Religion and the Environment: Reconciling Apples and Oranges

Posted on June 5, 2013 by James Holtkamp

Setting policy for environmental protection is a bit like mediating the discussion between a father and daughter about her shaggy-haired boyfriend.  Each has a very different perspective – the father looks at the boyfriend with the cold eye of logic (does he have a job- will he ever get a job?) and the daughter sees her suitor as a warm and caring individual (but I love him, Daddy!).  Neither is willing (or sometimes even able) to understand the point of view of the other.

Project proponents often cite additional jobs, taxes and other material benefits in response to concerns about environmental damage from the project.  Opponents argue that the protection of environmental values is important because- well, they are just important.  Quantification of inherently unmeasurable values, such as the cost of illness or death or the extinction of an obscure species resulting from human activities, is at best a clumsy exercise, notwithstanding the legions of PhDs in economics that have tried.  Thus, comparison of the economic benefits with the environmental disbenefits of a particular project or policy is at bottom an unsatisfying exercise because neither side is willing or able to speak the “language” of the other.  This has been especially true in the conversations about climate change, and given the staggering implications of climate change for human society and the environment, those conversations need to be mutually understandable.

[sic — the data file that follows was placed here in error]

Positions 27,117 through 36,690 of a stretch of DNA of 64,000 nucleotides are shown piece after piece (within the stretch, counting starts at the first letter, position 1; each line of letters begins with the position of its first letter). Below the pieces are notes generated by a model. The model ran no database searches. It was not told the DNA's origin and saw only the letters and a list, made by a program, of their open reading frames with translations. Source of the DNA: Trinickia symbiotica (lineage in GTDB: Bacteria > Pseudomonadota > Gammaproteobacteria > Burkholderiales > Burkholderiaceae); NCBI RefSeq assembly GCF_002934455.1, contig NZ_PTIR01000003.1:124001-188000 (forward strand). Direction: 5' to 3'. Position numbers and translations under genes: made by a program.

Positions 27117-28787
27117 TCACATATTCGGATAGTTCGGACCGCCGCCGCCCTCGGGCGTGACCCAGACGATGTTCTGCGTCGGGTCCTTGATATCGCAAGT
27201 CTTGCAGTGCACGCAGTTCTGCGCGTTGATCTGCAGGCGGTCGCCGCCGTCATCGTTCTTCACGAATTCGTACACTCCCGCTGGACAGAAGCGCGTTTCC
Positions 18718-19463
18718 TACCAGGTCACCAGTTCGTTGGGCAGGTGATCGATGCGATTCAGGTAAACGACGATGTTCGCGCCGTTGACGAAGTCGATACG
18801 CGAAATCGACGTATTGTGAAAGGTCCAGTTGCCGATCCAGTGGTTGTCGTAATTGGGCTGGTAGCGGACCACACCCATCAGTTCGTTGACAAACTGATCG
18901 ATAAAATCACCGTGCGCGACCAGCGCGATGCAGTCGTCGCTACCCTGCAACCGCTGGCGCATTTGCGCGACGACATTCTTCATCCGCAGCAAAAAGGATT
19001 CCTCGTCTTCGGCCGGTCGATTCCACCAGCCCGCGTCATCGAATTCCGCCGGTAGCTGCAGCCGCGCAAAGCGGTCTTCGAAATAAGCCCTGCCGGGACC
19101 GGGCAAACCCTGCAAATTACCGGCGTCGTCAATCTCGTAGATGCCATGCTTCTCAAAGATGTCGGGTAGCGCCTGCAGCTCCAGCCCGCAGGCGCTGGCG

So, what common “language” can mediate conflicting world views on environmental issues?  Religion is increasingly serving as a framework for mutual understanding and communication to facilitate resolution of environmental issues.  The debate over man’s impact on the earth under this approach is cast in terms of the sanctity of all creation coupled with a divine mandate for mankind to care for it. 

The notion that human beings have an innate, solemn and God-given responsibility to care for each other and the world they live in is expressed in all of the great religious traditions. For example, in Genesis, God sees that his creation was “very good” and gives man “dominion” over it. (Genesis 1:26, 28, 31).  The Koran commands, “Do no mischief on the earth, after it has been set in order.” (7:56).  Indeed, there are some who suggest that environmentalism is itself a religion insofar as it “shapes a person’s very concept of his or her purpose and meaning in the world and other core beliefs relating to human existence.” 

Can a religion-based ethos of stewardship over creation and care for one’s neighbor solve environmental conflicts?  It can certainly help restore the words “balanced” and “responsibility” to their normal meanings.   It can provide a framework for talking about economic, health and lifestyle benefits to individual human beings, as well as protection of vulnerable ecosystems and esthetic values, based on something other than blind adherence to the laws of economics on the one hand and reflexive opposition on the other.